This year I'm going to continue to try and introduce different ideas into the classroom in order to encourage reading for pleasure with the kids I teach. I will be focusing on two areas in particular, engaging the children with poetry and (the Holy Grail) finding more ways to involve parents in their children's reading.
Poetry is something I tried really hard to push last year, with pleasing results. By the end of the year, the class had heard over 100 different poems and knew of at least a dozen new poets. We made sure that every day we found time for at least one poem, even if it was when they were getting changed for PE or lining up before they went home. We also watched lots of great video clips of performance poetry. Craig Bradley, aka That Poetry Bloke, was a real favourite, as were the obvious choices, Michael Rosen, Benjamin Zephaniah, Brian Moses, etc. Writing a 'Three Minute Poem' a couple of times a week grew in popularity throughout the year. The children also enjoyed creating their own Poetry Zone (although we tried to put up poems all over the classroom, and not restrict poetry to one corner of the room). We had regular class Poetry Shows, where the children chose a poem to perform in a group from books that had been randomly dished out, and we had lots of fun with rhyme and rhythm whenever possible. Sometimes during the register the children would rhyme their responses (Hi, I'm Chris- please don't give me a kiss!). I would also throw in a rhyme at random and get them to shout out the final word (Today is Friday so it's eat-a-pie-day...Yes, it's raining but please stop complaining, etc).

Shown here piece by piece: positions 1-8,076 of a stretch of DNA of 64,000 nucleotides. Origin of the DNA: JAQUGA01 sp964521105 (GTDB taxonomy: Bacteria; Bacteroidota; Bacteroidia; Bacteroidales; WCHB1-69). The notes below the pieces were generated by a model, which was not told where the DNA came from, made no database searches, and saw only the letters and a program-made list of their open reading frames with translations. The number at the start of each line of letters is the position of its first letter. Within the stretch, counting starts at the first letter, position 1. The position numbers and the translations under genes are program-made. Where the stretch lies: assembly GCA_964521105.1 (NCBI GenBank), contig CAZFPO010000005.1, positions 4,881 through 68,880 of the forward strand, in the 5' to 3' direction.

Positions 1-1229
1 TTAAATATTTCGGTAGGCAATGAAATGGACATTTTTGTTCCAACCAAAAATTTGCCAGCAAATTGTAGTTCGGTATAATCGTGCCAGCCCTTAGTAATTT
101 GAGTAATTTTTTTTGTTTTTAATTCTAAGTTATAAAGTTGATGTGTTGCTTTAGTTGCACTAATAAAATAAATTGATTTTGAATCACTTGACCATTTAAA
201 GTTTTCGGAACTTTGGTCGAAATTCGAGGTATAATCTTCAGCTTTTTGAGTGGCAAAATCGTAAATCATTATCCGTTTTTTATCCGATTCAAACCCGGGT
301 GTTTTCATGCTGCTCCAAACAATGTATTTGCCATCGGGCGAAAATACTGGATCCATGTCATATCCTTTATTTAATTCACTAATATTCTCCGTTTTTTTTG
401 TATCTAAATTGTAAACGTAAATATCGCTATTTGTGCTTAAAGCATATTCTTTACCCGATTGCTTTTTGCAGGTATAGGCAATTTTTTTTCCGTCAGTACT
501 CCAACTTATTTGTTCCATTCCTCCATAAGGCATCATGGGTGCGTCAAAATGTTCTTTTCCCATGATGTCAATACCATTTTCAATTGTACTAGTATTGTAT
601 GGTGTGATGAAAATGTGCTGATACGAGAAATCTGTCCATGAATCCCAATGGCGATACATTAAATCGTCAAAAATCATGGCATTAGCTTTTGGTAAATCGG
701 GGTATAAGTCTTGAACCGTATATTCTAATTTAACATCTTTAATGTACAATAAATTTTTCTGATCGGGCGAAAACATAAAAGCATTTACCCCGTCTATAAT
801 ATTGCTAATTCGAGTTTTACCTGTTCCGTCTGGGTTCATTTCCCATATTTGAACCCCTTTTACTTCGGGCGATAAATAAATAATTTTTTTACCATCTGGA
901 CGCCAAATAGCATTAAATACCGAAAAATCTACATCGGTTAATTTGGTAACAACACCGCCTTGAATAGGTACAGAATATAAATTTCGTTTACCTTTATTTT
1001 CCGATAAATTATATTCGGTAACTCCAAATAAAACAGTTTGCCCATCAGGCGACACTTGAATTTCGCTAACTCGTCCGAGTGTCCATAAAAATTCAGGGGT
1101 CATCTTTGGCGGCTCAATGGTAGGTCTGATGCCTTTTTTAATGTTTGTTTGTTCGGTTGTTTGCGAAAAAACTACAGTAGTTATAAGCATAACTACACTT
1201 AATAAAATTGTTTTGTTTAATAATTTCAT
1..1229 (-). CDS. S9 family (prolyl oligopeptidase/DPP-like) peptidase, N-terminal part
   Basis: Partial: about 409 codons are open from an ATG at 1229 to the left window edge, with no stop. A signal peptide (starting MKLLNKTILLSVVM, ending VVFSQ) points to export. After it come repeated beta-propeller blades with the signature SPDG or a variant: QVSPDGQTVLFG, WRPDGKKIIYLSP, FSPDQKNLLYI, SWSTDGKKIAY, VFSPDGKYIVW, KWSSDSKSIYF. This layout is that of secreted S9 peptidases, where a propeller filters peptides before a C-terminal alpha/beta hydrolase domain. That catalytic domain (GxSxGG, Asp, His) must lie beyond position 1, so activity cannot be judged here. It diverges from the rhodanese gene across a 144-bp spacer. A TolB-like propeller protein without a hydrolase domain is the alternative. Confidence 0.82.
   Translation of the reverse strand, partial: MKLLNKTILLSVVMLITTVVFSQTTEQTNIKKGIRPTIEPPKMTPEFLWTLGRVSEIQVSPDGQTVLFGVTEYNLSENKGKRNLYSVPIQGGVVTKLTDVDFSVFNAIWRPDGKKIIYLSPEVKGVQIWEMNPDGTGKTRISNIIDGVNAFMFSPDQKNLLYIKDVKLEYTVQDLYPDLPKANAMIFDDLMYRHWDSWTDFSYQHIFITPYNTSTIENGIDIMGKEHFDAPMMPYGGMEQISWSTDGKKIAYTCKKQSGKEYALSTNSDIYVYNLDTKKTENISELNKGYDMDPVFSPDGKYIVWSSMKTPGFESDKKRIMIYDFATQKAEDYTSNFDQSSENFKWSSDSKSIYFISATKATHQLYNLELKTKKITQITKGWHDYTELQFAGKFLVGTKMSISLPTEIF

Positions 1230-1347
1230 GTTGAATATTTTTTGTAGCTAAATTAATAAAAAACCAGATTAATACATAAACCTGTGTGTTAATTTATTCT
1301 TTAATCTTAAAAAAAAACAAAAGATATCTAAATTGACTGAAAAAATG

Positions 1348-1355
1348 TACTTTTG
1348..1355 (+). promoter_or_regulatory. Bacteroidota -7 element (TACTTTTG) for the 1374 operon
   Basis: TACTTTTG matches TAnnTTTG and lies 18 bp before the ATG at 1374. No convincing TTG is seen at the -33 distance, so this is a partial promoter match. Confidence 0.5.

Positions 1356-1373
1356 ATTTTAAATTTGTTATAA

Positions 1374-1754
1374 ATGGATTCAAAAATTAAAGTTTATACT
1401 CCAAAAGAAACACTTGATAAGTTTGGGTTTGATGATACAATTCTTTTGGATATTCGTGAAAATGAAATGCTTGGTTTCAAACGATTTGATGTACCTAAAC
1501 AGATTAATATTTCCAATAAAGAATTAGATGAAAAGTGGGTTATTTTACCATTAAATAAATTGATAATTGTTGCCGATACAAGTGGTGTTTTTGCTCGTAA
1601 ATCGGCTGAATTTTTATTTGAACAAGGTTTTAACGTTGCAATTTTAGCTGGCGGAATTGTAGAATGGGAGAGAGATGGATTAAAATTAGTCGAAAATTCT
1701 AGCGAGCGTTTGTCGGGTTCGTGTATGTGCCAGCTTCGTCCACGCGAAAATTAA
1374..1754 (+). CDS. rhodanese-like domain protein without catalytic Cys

Some progress was also made with engaging parents. Our Patron of Reading, John Dougherty, held a short Parents' Workshop, where he talked to a small group about why finding time to read with children is so important. We also ran a very successful Dads & Lads reading group (mentioned in an earlier post) and, although it never actually happened, there was a lot of interest in having class Reading Cafes and inviting family members along to take part.
What next? This year one of the ideas suggested to try and engage parents is to run a Family Book Quiz, hopefully hosted by John Dougherty and organised by members of school staff. Families would come along in small teams, and answer fun (and non-threatening) questions about children's books. And eat snacks. More details to follow about this when it eventually gets organised! I'm also going to look at other strategies to embed poetry as part of the daily life of the classroom. I desperately want new ideas, so would love to hear from anyone who would be willing to share something they've tried, whether it was successful or not.